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Biography of Juan Flore de Sierra y Valdes
General Don Juan Flore de Sierra y Valdes, eleventh governor of New Mexico, was appointed to office by the new viceroy, the Duque de Escalona, in Mexico City in 1641.
Eleventh Governor of New Mexico
WPA Biography Project
General Don Juan Flore de Sierra y Valdés, eleventh governor of New Mexico, was appointed to office by the new viceroy, the Duque de Escalona, in Mexico City in 1641. Because of the serious disputes between the civil and ecclesiastical jurisdictions and the confusing reports from both authorities, Valdes was given definite instructions to hasten north to Santa Fe and make a full investigation, to report on the matter and to see that justice was done.
It was a long, hard journey and an arduous task that Valdés had been set and physically, he was none too fit, but immediately after his arrival in Santa Fe during the spring of 1641, he attempted to carry out the orders given him.
The general powers of the governor were defined in the general legislation on colonial administration, and in particular by the instructions given him at the time of his appointment to office. Valdés placed Luis de Rosas, his predecessor as governor, under arrest; and started his Residencia (the official investigation). Each governor was obliged to submit to this official investigation at the end of his term of office; it was required of all important administrators and the King of Spain had written very definite regulations concerning it. In most cases it was a very serious matter.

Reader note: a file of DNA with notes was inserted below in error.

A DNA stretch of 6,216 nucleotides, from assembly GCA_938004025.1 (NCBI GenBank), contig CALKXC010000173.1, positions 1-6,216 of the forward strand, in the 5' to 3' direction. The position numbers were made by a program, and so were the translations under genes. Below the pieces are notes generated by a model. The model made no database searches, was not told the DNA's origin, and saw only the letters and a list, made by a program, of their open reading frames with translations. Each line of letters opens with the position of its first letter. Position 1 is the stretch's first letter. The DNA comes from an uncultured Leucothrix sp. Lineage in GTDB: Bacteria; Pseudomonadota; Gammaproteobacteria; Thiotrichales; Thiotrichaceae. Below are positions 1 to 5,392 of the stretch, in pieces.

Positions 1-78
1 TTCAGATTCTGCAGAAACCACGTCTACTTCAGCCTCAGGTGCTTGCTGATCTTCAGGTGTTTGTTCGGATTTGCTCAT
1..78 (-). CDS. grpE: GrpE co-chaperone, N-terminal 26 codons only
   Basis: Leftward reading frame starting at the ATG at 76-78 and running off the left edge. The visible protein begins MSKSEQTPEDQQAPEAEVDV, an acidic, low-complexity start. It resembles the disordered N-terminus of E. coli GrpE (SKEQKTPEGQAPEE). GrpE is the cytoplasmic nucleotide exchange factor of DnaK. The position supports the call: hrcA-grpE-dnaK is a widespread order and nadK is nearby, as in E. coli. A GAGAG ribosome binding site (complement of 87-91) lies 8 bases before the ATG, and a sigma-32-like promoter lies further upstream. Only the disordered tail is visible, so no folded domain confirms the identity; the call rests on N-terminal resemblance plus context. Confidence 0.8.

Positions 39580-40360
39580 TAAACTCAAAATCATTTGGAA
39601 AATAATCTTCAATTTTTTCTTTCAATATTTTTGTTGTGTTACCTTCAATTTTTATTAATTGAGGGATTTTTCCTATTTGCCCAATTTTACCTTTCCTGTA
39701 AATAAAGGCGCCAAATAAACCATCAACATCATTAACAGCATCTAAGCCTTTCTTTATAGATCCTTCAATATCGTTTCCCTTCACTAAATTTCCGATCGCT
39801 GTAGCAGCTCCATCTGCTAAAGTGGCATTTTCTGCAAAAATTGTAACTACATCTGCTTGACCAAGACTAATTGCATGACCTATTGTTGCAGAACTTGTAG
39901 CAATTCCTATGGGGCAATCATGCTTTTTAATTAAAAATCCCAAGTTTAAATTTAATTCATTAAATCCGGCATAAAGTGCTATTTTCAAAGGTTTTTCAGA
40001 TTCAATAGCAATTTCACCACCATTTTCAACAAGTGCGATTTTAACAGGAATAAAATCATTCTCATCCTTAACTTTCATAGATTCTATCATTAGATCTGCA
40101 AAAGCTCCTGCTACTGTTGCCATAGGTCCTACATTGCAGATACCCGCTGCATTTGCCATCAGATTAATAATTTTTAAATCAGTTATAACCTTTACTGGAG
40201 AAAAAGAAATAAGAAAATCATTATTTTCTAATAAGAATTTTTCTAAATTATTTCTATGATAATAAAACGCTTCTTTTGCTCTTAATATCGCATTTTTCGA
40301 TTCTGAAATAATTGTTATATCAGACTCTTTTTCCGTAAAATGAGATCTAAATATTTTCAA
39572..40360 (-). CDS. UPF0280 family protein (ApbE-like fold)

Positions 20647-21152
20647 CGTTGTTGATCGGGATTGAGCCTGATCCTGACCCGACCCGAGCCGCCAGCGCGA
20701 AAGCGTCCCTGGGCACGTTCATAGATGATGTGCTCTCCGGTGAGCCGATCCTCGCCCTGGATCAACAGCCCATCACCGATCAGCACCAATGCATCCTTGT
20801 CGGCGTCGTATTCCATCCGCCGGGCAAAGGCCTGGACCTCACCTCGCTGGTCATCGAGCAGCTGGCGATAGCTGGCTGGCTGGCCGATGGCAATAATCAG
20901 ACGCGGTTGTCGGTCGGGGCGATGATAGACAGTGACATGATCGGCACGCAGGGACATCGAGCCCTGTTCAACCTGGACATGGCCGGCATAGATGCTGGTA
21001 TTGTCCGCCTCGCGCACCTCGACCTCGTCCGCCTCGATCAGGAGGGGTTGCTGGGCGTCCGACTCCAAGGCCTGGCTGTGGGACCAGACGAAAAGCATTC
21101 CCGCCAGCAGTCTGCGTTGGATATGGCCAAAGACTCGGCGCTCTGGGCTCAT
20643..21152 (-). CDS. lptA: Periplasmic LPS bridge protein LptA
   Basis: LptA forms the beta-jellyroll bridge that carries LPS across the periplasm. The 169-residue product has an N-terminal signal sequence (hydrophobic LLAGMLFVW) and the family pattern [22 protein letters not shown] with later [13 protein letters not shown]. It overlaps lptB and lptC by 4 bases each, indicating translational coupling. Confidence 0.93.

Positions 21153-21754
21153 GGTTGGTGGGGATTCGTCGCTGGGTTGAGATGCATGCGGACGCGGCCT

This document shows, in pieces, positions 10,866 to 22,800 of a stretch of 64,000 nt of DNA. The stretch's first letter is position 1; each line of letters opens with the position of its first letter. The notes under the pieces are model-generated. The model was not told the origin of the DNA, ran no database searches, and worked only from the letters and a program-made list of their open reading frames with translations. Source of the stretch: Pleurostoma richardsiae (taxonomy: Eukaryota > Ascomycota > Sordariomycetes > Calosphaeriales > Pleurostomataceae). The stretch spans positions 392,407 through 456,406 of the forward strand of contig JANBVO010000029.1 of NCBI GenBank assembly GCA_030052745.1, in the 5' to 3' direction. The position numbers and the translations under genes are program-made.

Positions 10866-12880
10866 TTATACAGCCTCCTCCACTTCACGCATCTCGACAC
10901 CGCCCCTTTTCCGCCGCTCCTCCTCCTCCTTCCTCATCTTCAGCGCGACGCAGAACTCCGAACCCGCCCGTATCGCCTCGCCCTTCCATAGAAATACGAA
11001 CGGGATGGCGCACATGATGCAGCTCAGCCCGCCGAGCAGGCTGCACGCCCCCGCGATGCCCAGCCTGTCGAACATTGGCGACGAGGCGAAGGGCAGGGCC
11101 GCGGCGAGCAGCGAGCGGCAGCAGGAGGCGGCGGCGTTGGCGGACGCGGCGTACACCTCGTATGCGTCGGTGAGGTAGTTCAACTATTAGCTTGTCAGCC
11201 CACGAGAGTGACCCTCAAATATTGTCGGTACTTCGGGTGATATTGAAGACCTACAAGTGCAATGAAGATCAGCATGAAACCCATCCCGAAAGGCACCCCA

It was declared that Valdés desired to leave some of the friends of Rosas in the town council of Santa Fe, but that he found many of them were persons of mixed blood, that is not pure Spaniards. The result of this finding was that the town council passed into the control of encomenderos who were in a way, friendly to the Franciscans and were also, generally speaking, opposed to Rosas. The town council had an influence which extended far beyond the limits of the villa of Santa Fe. It was really the spokesman for the entire community, both in pleas to the governor in office, and in petitions to the viceroy in Mexico City and to the King of Spain. At times, the town council was given authority by the viceroy to act in certain matters when it was feared that the governor might not obey instructions. It was also intended as a sort of advisory council for the entire province of New Mexico; and in the case of the absence or the death of a governor, control was assumed by the town council or by a lieutenant appointed by the governor in office at that time.
It seems apropos to mention here a few of the prominent families of New Mexico, at this time. Some were descendants from the loyal associates of Onate, the first governor, or from those who had migrated to the province early in its history. Loyal service to the Crown was one of their proudest boasts and some of these men enjoyed the rank of hidalgo, which had been granted those who had served a term of years in New Mexico. To mention a few of these families: